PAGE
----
The answer isn’t revolutionary, but it does matter: it’s not just about human rights but of fair economic competition and the broader interests of workers around the world. Chinese labor is cheap because it’s so exploitative. Workers are regularly not paid; have almost no rights to object to their hours (she describes how some people work 17 hours days, 7 days a week), working conditions, or treatment; and don’t have the knowledge or skills to organize to stand up for themselves. Quan argues that the American labor movement can help Chinese workers fight for better conditions and better pay, largely through outreach that brings workers together across global divides. Chinese workers, she says, need to know that Americans care about their rights, not just buying cheap clothes. Quan has been working with American labor leaders to create a dialogue with Chinese workers. Last year, the Change to Win coalition of labor unions sent a delegation to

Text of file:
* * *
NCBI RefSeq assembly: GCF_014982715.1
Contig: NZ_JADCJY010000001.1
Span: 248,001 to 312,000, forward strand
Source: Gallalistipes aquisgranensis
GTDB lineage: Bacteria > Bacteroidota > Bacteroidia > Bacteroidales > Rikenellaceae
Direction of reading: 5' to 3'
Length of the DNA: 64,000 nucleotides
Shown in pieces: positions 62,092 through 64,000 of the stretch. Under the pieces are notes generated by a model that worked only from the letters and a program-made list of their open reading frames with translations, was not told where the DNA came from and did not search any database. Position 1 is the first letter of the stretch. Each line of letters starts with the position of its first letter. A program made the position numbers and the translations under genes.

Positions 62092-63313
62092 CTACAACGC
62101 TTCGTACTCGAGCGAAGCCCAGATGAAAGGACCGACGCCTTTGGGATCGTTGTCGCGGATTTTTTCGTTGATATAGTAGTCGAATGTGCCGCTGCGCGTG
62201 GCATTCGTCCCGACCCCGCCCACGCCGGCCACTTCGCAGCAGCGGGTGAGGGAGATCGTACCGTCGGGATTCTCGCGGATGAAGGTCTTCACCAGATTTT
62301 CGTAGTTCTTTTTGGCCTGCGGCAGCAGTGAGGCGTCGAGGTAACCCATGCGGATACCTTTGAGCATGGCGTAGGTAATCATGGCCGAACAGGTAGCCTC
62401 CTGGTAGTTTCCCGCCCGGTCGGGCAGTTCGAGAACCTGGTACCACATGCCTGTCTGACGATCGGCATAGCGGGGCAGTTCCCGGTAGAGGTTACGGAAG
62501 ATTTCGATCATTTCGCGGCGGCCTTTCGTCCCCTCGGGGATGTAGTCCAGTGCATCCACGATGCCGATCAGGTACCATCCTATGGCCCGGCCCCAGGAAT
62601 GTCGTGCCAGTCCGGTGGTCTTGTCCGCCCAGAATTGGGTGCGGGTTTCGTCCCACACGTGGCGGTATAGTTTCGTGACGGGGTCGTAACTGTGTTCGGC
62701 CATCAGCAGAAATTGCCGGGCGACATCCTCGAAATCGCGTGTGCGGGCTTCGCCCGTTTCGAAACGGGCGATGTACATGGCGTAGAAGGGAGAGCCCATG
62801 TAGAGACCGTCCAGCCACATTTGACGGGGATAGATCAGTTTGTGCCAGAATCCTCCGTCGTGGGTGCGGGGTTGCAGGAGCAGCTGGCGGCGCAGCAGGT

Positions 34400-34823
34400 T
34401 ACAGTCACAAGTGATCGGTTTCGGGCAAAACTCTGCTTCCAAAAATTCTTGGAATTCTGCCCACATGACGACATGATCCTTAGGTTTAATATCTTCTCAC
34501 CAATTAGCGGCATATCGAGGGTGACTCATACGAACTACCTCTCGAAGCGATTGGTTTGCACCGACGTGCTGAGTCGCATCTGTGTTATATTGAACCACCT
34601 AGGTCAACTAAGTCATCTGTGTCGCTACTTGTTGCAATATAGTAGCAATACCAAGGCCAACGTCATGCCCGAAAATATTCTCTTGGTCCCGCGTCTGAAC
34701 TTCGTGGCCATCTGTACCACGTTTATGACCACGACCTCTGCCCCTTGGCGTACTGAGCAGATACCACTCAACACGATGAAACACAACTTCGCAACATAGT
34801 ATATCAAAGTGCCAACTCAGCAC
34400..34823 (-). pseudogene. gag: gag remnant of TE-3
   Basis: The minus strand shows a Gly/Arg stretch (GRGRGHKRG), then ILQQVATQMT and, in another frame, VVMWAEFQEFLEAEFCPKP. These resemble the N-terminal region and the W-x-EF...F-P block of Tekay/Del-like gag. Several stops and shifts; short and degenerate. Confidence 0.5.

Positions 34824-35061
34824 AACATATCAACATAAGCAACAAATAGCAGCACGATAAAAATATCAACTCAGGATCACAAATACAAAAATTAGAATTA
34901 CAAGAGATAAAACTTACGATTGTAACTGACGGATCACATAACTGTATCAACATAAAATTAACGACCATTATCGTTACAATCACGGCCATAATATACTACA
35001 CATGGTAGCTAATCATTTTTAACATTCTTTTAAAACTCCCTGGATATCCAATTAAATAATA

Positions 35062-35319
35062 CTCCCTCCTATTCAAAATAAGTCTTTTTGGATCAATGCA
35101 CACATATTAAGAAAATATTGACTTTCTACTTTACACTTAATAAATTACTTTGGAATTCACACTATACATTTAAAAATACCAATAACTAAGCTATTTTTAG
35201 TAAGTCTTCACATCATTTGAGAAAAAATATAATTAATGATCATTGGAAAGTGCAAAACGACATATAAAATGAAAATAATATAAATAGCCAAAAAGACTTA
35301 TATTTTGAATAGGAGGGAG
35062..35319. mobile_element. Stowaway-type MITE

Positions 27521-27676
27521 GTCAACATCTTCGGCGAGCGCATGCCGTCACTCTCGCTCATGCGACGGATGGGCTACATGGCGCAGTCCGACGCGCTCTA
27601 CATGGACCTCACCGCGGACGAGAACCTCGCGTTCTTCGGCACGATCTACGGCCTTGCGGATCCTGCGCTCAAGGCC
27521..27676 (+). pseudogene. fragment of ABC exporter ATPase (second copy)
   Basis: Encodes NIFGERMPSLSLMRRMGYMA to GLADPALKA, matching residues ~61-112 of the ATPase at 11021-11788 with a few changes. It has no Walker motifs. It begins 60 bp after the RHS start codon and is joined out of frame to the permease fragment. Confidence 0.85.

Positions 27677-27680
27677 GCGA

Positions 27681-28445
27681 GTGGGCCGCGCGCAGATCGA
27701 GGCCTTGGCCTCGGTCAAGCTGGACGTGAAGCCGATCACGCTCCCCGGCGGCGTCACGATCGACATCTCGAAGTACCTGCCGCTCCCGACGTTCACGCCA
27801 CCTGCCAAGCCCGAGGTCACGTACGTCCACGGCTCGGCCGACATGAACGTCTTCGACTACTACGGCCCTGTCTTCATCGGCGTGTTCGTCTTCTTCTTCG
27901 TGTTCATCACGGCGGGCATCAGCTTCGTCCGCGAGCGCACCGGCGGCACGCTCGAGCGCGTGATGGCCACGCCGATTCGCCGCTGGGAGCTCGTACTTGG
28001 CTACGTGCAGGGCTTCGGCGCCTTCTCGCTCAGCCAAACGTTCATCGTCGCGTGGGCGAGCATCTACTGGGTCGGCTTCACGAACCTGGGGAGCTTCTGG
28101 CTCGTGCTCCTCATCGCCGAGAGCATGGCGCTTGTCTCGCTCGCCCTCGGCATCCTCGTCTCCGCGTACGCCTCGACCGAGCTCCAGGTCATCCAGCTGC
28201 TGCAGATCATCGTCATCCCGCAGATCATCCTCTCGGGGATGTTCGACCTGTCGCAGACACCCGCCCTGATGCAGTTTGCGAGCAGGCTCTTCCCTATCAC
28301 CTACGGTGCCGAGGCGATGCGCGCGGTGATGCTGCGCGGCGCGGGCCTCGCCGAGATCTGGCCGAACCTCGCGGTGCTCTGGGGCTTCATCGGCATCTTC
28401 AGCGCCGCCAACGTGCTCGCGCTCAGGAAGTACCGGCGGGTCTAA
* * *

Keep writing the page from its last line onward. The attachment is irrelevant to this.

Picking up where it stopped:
Paradoxically, Quan also notes that the terrible situation she describes applies only to the lower class of Chinese workers. Labor laws protect most workers in
The point, I think, is that Americans who have lost jobs to Chinese workers should not blame the workers. We should look to the system and recognize that improving conditions for Chinese workers might help level the economic playing field a bit. And even if it doesn’t, we should not accept when any worker is poorly treated, underpaid (or not paid at all), and forced to work in unsafe conditions.